A man asked a wedding company for a refund after his fiancée died. The company mocked him on Facebook on his would-be wedding day.
In November 2019, Montney and his fiancée, Alexis-Athena Wyatt, signed a contract with Copper Stallion Media, a wedding videography company in Dallas, Texas, according to BuzzFeed News. Shortly after Wyatt died in a car crash in early February, Montney contacted the company and asked it for a refund of the $1,800 upfront fee.
After not hearing back from the company for three months, Montney went to his local news station, KRDO. Montney told the station that while he understood the fee is non-refundable, he thought the company would consider the circumstances surrounding his request.
Montney also told KRDO that after he left a negative review for the company on TheKnot.com, Copper Stallion Media threatened to sue him.
After the story was published, Copper Stallion Media mocked Montney via Facebook on the day of his would-be wedding, May 23.
“After what Justin pulled with the media stunt to try and shake us down for a refund, we hope you sob and cry all day for what would have been your wedding day,” the post read. “Sorry, not sorry.”
The company’s Facebook page is no longer available. Neither Montney nor Copper Stallion Media responded to the Daily Dot’s requests for comment.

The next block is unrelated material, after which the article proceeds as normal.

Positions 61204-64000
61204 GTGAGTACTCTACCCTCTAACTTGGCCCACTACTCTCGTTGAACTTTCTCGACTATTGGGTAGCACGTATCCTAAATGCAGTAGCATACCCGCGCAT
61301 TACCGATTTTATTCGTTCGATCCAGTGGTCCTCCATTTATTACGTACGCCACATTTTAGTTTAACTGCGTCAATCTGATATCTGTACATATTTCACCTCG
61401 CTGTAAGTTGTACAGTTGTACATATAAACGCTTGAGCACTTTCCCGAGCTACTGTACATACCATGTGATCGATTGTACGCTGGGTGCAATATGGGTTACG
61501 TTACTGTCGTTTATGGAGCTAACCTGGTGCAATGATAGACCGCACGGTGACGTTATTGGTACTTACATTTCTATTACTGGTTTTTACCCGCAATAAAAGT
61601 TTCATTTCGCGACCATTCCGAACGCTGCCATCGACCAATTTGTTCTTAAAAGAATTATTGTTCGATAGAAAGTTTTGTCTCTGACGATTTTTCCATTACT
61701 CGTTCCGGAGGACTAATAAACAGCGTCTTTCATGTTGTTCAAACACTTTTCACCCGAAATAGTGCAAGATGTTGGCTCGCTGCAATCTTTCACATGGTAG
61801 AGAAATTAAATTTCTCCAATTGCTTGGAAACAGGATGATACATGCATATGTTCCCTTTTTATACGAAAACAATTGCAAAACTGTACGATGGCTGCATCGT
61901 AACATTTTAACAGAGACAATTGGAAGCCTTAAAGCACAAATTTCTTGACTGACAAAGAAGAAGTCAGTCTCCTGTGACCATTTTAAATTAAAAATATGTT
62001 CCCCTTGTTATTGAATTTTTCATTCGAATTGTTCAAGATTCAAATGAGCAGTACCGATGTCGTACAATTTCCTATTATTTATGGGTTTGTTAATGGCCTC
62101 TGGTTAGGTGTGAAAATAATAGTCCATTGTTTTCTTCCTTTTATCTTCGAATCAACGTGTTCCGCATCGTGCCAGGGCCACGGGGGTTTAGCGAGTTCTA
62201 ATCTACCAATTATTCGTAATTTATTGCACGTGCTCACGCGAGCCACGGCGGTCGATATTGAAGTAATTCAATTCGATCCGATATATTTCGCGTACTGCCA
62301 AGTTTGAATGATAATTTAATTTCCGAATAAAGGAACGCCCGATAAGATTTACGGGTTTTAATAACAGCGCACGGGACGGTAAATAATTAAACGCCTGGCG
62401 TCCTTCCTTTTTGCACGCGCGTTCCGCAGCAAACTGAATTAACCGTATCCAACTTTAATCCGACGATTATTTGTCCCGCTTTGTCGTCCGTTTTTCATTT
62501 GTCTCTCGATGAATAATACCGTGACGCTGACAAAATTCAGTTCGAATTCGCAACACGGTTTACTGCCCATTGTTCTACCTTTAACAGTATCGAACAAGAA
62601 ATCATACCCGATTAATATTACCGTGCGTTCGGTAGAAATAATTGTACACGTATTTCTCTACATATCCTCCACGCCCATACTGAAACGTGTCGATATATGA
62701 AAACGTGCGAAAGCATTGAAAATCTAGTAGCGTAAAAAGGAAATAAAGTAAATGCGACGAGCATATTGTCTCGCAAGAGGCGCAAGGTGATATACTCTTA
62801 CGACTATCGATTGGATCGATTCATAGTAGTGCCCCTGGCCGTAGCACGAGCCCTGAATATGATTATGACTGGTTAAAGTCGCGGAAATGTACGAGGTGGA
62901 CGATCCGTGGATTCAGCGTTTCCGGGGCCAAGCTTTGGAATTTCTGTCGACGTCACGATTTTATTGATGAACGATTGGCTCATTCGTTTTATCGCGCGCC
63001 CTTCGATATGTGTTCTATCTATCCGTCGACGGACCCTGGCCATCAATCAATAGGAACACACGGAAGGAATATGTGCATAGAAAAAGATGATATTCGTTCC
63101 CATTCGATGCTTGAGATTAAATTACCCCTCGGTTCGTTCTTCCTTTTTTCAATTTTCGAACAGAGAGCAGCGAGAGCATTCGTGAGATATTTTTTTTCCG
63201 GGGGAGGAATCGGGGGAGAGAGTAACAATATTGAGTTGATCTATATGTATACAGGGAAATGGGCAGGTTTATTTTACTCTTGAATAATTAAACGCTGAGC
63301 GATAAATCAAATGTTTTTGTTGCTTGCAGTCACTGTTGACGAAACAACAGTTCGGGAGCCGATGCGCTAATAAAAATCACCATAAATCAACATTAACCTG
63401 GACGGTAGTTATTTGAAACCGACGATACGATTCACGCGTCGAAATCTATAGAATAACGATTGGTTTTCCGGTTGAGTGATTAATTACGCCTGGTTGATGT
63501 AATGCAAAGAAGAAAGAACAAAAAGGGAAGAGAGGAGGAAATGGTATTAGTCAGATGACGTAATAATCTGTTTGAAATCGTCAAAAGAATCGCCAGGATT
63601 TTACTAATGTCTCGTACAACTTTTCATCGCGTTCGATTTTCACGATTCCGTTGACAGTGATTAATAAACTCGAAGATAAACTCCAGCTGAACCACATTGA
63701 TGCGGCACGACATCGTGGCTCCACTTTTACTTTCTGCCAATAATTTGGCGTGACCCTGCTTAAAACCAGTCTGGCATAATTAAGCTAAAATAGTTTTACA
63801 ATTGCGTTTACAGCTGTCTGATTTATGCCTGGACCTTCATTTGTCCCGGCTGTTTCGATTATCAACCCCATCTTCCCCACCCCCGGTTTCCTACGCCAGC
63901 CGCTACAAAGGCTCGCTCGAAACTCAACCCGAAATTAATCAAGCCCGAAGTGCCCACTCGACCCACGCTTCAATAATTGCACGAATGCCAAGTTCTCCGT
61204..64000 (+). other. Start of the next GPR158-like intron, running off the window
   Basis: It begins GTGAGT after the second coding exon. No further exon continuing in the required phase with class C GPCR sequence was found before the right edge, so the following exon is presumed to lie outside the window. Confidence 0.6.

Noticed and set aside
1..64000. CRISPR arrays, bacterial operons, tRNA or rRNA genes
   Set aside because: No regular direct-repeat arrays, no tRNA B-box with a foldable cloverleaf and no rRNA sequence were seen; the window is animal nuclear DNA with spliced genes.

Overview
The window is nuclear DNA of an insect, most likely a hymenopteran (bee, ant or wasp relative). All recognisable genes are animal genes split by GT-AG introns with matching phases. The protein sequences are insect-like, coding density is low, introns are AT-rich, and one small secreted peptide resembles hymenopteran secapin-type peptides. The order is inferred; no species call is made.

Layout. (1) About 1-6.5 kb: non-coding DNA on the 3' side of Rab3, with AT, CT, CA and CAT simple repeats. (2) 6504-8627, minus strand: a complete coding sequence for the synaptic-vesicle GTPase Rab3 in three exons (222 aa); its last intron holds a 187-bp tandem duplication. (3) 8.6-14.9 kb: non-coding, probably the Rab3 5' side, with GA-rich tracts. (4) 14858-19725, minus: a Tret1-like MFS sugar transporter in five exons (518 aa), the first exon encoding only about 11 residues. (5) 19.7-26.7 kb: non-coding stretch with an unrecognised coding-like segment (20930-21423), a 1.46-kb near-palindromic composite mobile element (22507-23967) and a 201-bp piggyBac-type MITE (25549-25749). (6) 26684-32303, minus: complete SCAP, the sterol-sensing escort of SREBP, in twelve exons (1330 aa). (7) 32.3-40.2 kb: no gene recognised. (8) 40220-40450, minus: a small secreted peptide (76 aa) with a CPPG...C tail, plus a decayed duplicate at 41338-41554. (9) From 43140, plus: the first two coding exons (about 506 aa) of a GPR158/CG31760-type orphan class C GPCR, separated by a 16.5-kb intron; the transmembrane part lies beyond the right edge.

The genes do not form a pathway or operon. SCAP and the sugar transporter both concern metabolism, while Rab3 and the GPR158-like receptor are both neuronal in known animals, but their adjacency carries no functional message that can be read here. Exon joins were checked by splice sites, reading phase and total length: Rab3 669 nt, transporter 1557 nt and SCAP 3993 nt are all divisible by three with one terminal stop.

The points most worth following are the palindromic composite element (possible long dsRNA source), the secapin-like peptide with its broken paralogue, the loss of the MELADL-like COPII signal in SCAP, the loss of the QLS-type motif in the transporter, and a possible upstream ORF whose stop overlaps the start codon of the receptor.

Copper Stallion Media’s Facebook post only backfired. Screenshots of the post and the KRDO story were posted to Twitter. “There’s really people like this in the world. I hope no one hires them and they lose their business,” one Twitter user wrote of Copper Stallion Media.
To retaliate for what it is calling a “smear campaign,” Copper Stallion Media purchased JustinMontney.com and said it was using the site to build a case against Montney. The website’s content has since been taken down and replaced with a YouTube video of the song “A Perfect Circle – Disillusioned (Lyrics).” The original content is still viewable through web archives.
The company originally said on the site it will not refund Montney because the videographers who were assigned to the wedding will lose income, and non-refundable deposits are standard in the industry.
“Life is a bitch, Justin,” the company wrote.
In an email correspondence published to the website, Montney told the company that “all the other arrangements were understanding durring this tragitity.”
The website said after the KRDO story was published, it received multiple one-star reviews on TheKnot and Yelp.
According to multiple social media posts, the company also reportedly changed its name on Yelp to “Justin Montney.” As of publication, the name has been changed back to “Copper Stallion Media” and has no reviews. The page also has an “Unusual Activity Alert” note from Yelp, and users cannot add a new review to the page.
In what appears to be an additional post from May 23, Copper Stallion Media said its manager, Allison Davis, died by suicide due to the “online smear campaign” started by Montney.
Some users on Twitter are saying Davis actually died by suicide two years ago, and an additional screenshot from Twitter user @FredInTheKnud suggests the post was made two years ago. The Daily Dot was unable to confirm someone named Allison Davis worked for the company or find any records for Davis’ death.
According to ABC Denver 7, a man named Jesse Clark was affiliated with the ownership of Copper Stallion Media. In 2013, the Telegram reported Clark was accused of scamming over 90 couples into paying for wedding videos they never received.
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H/T Daily Mail